The Tribe Larini is a member of the Subfamily Larinae. Here is the complete "parentage" of Larini:
- Domain: Eukaryota
Whittaker & Margulis,1978 - eukaryotes
- Kingdom: Animalia
C. Linnaeus, 1758 - animals
- Subkingdom: Bilateria
(Hatschek, 1888) Cavalier-Smith, 1983 - bilaterians
- Branch: Deuterostomia
Grobben, 1908 - Deuterostomes
- Infrakingdom: Chordonia
(Haeckel, 1874) Cavalier-Smith, 1998
- Phylum: Chordata
Bateson, 1885 - Chordates
- Subphylum: Vertebrata
Cuvier, 1812 - Vertebrates
- Infraphylum: Gnathostomata
auct. - Jawed Vertebrates
- Superclass: Tetrapoda Goodrich, 1930 - Tetrapods
- Infraphylum: Gnathostomata auct. - Jawed Vertebrates
- Subphylum: Vertebrata Cuvier, 1812 - Vertebrates
- Phylum: Chordata Bateson, 1885 - Chordates
- Infrakingdom: Chordonia (Haeckel, 1874) Cavalier-Smith, 1998
- Branch: Deuterostomia Grobben, 1908 - Deuterostomes
- Subkingdom: Bilateria (Hatschek, 1888) Cavalier-Smith, 1983 - bilaterians
- Kingdom: Animalia C. Linnaeus, 1758 - animals
The Tribe Larini is further organized into finer groupings including:
- Genus (40): Abies · Allocasuarina · Ampelocissus · Anolis · Biebersteinia · Bifrenaria · Blechnum · Bomarea · Buxus · Casmerodius · Chirita · Cornus · Creagrus · Diosphaera · Eremurus · Ewartia · Exacum · Heuchera · Juniperus · Mahonia · Oreocereus · Ornithophora · Pachycymbium · Paesia · Paliavana · Panisea · Parahebe · Peltaria · Pimenta · Pleioblastus · Polystichum · Putoria · Quinchamalium · Rossioglossum · Rracenia · Skimmia · Stachyurus · Streptocarpus · Tiarella · Xylanthemum
- Species: ZipcodeZoo has pages for 234 species and subspecies in the Tribe Larini.
Firs (Abies) are a genus of 48?55 species of evergreen conifers in the family Pinaceae. They are found through much of North and Central America, Europe, Asia, and North Africa, occurring in mountains over most of the range. Firs are most closely related to the cedars (Cedrus); Douglas-firs are not true firs, being of the genus Pseudotsuga. [more]
Allocasuarina is a genus of trees in the flowering plant family Casuarinaceae. They are endemic to Australia, occurring primarily in the south. Like the closely related genus Casuarina, they are commonly called sheoaks or she-oaks, they are notable for their long, segmented branchlets that function as leaves. Formally termed , these branchlets somewhat resemble pine needles, although sheoaks are actually flowering plants. The leaves are reduced to minute scales encircling each joint. Fallen cladodes form a dense, soft mat beneath sheoaks, preventing the development of undergrowth and making sheoak woods remarkably quiet. [more]
Ampelocissus (suan lian teng shu in Chinese) is a genus of Vitaceae having 90 or more species found variously in tropical Africa, Asia, Central America, and Oceania. The type species, A. latifolia, was originally treated under its basionym, Vitis latifolia, and was collected from the Indian subcontinent. [more]
Anolis is a genus of lizards belonging to the family Polychrotidae. With nearly 400 species, Anolis represents the world's most species rich amniote genus. Several species of Anolis are occasionally ascribed to the genus Norops, but the validity of the Norops genus is not widely accepted. The Green Anole (Anolis carolinensis) has recently become the first reptile (not counting birds) to have its complete genome sequenced. [more]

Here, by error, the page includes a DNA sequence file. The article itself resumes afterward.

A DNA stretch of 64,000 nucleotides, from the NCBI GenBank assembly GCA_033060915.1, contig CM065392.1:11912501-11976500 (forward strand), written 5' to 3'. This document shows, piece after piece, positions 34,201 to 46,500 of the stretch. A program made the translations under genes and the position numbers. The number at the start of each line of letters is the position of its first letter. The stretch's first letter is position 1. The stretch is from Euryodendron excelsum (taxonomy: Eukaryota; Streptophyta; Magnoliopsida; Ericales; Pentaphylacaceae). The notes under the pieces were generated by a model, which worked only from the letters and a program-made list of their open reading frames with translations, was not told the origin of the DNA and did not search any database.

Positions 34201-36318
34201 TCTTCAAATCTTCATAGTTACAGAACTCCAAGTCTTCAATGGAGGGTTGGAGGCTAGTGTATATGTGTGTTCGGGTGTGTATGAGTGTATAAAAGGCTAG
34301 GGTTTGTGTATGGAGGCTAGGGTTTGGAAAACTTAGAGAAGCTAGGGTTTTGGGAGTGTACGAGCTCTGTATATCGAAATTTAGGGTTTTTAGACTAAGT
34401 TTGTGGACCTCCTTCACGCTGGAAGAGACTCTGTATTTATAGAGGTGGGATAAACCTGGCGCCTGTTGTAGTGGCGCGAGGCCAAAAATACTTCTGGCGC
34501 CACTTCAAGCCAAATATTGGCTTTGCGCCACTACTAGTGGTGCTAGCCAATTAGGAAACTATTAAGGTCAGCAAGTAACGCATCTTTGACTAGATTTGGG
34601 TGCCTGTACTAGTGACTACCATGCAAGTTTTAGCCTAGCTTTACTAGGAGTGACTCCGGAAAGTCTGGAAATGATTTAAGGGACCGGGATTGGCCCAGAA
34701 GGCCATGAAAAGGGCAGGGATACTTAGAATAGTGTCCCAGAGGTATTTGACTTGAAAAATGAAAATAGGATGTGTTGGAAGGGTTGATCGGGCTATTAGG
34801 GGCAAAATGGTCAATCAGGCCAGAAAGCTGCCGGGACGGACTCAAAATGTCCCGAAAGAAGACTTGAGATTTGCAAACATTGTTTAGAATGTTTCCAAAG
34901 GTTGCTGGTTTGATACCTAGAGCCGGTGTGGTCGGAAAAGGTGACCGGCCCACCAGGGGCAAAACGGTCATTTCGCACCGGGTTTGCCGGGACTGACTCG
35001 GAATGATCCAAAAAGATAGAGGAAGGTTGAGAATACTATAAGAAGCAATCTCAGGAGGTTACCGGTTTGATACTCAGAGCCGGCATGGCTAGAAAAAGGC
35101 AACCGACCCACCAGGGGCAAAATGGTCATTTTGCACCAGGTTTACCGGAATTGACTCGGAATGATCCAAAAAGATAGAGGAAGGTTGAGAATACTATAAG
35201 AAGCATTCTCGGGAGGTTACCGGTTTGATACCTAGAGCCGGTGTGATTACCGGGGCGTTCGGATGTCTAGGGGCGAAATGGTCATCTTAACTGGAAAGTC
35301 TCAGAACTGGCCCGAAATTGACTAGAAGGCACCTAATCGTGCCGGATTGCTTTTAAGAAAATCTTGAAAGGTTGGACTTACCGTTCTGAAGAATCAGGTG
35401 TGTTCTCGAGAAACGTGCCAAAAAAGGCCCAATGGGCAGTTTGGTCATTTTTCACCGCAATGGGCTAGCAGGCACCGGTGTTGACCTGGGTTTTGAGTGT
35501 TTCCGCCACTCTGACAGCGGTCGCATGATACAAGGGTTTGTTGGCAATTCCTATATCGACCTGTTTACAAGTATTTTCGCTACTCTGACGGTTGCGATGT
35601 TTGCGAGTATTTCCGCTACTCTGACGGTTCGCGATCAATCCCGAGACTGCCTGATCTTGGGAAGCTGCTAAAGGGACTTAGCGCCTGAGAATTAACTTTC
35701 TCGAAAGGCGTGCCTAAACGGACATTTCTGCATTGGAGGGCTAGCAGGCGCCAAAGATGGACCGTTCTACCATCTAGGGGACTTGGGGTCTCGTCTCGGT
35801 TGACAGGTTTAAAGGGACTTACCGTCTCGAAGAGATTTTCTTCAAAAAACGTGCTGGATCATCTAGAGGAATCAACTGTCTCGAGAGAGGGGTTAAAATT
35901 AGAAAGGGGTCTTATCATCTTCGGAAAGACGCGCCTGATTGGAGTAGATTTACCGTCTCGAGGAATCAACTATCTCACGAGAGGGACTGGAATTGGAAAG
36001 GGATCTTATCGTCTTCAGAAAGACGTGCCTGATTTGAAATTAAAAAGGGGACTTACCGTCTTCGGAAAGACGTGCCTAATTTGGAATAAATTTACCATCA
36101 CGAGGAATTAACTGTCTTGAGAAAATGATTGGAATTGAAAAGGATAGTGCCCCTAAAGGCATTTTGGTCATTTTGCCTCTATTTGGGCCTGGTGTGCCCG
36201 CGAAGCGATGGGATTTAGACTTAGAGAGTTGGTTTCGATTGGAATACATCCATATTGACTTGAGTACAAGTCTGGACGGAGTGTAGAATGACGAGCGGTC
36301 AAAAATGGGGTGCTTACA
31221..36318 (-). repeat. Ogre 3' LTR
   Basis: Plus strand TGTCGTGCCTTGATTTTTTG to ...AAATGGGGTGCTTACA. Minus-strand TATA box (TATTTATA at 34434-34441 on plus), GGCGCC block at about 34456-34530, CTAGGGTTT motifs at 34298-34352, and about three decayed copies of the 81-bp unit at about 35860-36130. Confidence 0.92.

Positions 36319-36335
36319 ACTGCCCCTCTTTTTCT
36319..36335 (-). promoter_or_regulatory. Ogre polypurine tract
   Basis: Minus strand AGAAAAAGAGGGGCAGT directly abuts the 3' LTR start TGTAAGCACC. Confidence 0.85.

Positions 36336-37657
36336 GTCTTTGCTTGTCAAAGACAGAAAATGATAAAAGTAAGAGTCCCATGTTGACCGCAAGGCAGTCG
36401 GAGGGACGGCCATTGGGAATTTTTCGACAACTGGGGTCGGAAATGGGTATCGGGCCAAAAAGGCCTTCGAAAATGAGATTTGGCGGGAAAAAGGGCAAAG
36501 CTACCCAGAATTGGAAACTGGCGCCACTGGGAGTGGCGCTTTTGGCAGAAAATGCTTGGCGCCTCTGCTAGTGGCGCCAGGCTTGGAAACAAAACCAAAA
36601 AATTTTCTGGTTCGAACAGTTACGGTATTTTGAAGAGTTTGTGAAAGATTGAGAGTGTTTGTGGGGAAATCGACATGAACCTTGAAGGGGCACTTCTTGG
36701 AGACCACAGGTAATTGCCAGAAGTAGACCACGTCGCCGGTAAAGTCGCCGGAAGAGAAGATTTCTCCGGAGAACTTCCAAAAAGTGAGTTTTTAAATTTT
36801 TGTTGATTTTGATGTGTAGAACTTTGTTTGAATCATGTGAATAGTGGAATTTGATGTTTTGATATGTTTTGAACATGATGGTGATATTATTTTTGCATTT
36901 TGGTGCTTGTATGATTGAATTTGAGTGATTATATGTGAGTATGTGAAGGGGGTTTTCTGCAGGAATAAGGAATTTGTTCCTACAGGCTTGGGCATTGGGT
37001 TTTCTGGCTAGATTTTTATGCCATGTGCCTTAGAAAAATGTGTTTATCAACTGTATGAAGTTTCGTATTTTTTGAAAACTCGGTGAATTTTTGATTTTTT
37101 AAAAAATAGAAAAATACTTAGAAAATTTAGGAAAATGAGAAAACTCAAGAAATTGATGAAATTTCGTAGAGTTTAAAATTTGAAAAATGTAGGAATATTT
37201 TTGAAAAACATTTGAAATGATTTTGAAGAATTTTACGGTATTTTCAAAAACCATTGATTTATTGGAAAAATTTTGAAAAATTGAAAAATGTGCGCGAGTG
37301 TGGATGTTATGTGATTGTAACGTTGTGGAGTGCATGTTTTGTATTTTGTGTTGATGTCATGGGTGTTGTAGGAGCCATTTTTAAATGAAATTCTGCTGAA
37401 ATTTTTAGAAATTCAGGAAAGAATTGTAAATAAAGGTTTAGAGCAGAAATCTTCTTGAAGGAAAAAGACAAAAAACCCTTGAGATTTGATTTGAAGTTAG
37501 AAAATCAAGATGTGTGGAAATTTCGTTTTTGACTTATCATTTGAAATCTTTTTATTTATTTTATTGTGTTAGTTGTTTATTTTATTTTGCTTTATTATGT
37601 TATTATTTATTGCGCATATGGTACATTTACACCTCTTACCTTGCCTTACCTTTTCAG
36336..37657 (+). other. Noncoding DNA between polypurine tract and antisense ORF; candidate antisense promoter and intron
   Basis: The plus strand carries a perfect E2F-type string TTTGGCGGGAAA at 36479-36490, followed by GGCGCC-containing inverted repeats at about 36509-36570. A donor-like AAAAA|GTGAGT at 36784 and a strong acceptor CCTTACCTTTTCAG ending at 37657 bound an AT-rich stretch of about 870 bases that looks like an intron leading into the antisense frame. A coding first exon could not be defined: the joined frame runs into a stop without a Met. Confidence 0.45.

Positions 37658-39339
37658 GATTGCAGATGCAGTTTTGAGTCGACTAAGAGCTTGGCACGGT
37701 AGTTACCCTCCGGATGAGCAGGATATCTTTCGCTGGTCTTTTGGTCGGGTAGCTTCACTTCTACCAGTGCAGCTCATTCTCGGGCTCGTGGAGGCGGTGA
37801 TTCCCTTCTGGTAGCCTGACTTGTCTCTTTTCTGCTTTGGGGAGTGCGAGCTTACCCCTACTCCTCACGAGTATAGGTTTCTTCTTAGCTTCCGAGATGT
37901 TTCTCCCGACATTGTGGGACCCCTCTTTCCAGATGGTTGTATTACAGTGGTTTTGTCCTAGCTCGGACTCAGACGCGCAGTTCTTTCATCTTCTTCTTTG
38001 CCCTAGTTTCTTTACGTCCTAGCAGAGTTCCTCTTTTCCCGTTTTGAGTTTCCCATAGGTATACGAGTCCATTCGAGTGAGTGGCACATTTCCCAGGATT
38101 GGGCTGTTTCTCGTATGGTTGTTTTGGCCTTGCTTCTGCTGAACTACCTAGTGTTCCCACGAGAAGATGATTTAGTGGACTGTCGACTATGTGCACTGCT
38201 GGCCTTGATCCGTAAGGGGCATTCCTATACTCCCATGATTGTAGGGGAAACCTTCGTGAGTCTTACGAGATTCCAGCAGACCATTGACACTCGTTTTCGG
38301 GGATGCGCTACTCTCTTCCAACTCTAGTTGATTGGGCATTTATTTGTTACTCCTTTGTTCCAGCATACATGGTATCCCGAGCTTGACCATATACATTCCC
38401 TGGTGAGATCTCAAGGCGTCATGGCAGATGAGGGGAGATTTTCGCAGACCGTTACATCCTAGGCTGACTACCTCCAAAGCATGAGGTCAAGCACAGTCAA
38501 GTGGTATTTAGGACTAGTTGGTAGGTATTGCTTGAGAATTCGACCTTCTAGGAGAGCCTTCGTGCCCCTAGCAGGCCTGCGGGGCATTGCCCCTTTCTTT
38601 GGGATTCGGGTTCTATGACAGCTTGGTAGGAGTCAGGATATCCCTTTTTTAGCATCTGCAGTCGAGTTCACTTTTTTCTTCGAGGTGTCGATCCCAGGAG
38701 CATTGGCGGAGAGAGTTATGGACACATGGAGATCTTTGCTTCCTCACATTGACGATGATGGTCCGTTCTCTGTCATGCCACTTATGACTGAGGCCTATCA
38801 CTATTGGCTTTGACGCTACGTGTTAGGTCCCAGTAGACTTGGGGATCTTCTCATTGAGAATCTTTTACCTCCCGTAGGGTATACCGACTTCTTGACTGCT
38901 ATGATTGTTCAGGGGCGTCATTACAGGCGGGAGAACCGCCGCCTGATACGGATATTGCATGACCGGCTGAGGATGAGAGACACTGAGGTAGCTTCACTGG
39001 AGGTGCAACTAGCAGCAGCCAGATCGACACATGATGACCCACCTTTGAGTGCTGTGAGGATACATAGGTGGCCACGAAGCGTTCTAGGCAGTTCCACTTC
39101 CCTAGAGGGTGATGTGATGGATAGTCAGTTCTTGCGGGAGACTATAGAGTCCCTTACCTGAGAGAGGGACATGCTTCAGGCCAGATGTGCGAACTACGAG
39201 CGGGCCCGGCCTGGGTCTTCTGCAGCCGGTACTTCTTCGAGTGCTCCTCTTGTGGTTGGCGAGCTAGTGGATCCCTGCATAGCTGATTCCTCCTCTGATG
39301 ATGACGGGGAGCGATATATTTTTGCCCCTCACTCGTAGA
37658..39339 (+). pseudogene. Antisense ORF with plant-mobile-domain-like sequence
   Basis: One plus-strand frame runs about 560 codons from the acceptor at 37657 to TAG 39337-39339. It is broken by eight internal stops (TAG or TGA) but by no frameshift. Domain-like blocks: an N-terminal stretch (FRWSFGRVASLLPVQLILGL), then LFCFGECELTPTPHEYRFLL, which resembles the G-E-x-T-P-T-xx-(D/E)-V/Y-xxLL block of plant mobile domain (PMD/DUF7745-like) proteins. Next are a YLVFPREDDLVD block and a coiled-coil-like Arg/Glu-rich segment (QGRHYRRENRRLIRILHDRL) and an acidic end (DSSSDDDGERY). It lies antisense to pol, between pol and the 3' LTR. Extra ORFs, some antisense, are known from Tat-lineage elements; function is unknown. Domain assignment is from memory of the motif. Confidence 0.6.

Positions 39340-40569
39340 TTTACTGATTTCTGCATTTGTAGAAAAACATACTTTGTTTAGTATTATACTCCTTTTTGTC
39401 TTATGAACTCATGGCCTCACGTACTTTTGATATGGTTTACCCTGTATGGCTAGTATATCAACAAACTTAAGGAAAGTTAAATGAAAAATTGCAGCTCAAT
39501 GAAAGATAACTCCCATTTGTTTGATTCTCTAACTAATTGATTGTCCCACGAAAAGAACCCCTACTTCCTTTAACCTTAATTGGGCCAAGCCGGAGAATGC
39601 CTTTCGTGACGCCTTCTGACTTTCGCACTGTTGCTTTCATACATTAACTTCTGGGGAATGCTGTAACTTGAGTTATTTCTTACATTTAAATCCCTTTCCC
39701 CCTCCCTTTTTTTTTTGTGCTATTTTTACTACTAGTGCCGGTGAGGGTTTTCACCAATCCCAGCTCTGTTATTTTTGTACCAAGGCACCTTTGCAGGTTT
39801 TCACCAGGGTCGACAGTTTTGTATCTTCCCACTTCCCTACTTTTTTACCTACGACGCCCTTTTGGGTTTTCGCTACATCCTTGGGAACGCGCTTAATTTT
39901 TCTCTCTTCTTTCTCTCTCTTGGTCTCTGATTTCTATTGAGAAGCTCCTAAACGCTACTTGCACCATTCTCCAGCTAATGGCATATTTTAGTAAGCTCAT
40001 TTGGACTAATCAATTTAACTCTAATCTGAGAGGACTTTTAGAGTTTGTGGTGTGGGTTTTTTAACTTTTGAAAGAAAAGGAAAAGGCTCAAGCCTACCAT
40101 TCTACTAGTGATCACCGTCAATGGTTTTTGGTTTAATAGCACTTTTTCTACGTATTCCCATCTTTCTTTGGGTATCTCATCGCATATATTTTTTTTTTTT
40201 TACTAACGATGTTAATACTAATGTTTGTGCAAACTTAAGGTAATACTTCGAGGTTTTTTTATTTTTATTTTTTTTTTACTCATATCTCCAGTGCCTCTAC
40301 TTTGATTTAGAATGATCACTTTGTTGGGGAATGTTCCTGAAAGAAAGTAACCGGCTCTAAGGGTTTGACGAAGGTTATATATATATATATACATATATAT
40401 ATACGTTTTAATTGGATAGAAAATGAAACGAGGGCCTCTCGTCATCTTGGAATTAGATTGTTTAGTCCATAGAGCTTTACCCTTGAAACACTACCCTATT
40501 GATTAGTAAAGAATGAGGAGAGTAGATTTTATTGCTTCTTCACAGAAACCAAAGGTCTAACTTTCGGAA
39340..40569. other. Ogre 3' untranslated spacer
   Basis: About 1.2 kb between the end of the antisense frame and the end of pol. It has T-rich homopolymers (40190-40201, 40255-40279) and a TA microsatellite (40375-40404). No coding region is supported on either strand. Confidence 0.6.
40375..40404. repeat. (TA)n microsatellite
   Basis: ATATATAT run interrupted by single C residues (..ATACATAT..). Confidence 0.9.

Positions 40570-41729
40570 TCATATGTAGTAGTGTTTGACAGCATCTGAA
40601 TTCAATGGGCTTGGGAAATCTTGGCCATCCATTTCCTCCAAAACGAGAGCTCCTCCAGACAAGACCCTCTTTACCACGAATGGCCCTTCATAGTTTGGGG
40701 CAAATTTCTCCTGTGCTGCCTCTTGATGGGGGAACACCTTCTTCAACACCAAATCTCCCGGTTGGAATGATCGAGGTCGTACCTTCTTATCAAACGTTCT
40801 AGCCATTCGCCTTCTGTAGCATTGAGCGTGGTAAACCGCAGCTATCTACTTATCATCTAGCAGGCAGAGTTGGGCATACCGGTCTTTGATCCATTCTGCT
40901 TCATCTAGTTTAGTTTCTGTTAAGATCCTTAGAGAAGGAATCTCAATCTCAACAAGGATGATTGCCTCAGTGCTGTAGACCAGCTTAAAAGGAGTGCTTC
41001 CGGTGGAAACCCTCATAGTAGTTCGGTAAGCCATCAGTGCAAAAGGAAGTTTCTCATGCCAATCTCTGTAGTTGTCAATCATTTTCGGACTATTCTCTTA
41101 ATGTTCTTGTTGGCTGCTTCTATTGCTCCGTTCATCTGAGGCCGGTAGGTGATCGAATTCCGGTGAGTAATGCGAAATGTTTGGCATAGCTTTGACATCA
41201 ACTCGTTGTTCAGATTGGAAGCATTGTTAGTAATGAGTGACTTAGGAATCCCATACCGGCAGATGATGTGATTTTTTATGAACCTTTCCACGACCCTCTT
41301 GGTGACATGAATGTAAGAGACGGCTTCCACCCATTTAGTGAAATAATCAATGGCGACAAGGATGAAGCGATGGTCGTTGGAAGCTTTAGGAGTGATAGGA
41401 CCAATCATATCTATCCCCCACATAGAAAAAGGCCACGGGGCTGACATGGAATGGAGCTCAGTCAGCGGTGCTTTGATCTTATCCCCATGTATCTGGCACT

Bifrenaria, abbreviated Bif. in horticultural trade, is a genus of plant in family Orchidaceae. It contains 20 species found in Panama, Trinidad and South America. There are no known uses for them, but their abundant, and at first glance artificial, flowers, make them favorites of orchid growers. [more]
Blechnum (hard fern) is a genus of between 150?220 species of ferns with a cosmopolitan distribution, in the family Blechnaceae in the in the eupolypods II clade of the order Polypodiales. By far the greatest species diversity is in tropical regions of the Southern Hemisphere, with only a few species reaching cool temperate latitudes in the Southern Hemisphere (notably B. penna-marina, south to Cape Horn, Chile, the southernmost fern in the world) and Northern Hemisphere (notably B. spicant, north to Iceland and northern Norway). [more]
Bomarea is one of the two major in the plant family Alstroemeriaceae. Most occur in the Andes. Several species are occasionally found as garden plants. [more]
Buxus is a genus of about 70 species in the family Buxaceae. Common names include box (majority of English-speaking countries) or boxwood (North America). [more]
Chirita is an Old World genus of the flowering plant family Gesneriaceae. There are currently about 150 species recognised in the genus, about 100 of which are endemic to China. Most of the species have showy flowers and are becoming increasingly popular as houseplants, much like their cousins the African violets. [more]
The Swallow-tailed Gull (Creagrus furcatus) is an equatorial seabird in the gull family Laridae. It is the only species in the genus Creagrus, which derives from the Latin Creagra and the Greek kreourgos which means butcher, also from kreas, meat; according to Jobling it would mean "hook for meat" referring to the hooked bill of this species. It was first described by French naturalist and surgeon Adolphe-Simon Neboux in 1846. Its scientific name is originally derived from the Greek word for gull, "Glaros" and via Latin Larus, "gull" and furca "two-tined fork". It spends most of its life flying and hunting over the open ocean. The main breeding location is on the rocky shores and cliffs of Hood, Tower and Wolf Island, with lower numbers on most of the other islands. It is more common on the eastern islands where the water is warmer. [more]